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Online extra: India’s smaller companies go on a buying spree

High-ticket foreign purchases by Tata Steel and Hindalco have grabbed the headlines but India’s SMEs are also increasingly acquisitive. Cash-rich, or funded by enthusiastic local banks or foreign investors, they are taking advantage of turmoil in the US. Elliot Wilson reports.

SAPAT TEA IS a classic Indian growth story in the making. Privately run and awash with cash after a decade of strong domestic growth, the country’s third-largest tea maker and blender is on the hunt for foreign acquisitions. Armed with a war chest of more than $60 million, Mumbai-based Sapat wants to buy at least two high-end tea brands over the next 12 months – one in the US (its budget: $20 million) and one in the UK (budget: $40 million). Its management will finance the deals around 50% with cash, with the rest funded by a mixture of leveraged buyouts and, says Sapat’s managing director, Nikhil Joshi, "a sprinkling of private equity".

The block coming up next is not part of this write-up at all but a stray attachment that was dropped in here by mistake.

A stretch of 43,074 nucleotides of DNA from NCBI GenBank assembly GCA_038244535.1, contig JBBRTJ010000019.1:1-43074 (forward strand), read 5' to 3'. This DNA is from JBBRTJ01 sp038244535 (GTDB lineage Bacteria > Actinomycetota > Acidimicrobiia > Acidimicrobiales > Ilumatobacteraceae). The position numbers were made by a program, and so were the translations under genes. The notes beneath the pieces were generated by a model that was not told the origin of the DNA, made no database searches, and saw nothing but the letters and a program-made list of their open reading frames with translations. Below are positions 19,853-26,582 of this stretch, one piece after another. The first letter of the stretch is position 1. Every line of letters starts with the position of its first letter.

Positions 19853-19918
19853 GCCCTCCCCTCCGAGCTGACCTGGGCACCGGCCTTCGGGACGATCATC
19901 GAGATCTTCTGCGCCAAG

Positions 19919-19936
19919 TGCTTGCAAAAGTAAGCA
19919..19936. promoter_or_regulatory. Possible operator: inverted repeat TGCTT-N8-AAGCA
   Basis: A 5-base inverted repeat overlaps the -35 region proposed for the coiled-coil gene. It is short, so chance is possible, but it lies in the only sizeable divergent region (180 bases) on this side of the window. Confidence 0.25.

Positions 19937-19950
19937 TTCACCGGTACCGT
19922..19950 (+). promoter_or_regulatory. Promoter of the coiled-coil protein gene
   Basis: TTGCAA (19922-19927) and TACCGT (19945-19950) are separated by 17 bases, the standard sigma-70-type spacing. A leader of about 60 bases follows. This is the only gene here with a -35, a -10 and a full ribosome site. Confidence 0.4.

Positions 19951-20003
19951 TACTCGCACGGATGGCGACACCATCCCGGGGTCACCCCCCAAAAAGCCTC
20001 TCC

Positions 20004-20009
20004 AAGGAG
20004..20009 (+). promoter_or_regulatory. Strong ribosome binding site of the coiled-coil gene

Nikhil Joshi, Sapat Tea

"We have more capital to spend than the US firms we are looking to buy. We have good cashflow, and banks are happy to extend credit to us. Indian firms are more acquisitive than US firms, and we have a compulsion to go out and expand. We want to prove ourselves in the outside world"
Nikhil Joshi, Sapat Tea

Sapat isn’t particularly large: Joshi declines to reveal the privately run, unlisted company’s finances, although he says that by 2010 he wants Sapat’s annual revenues to more than quadruple, to between $150 million and $200 million.

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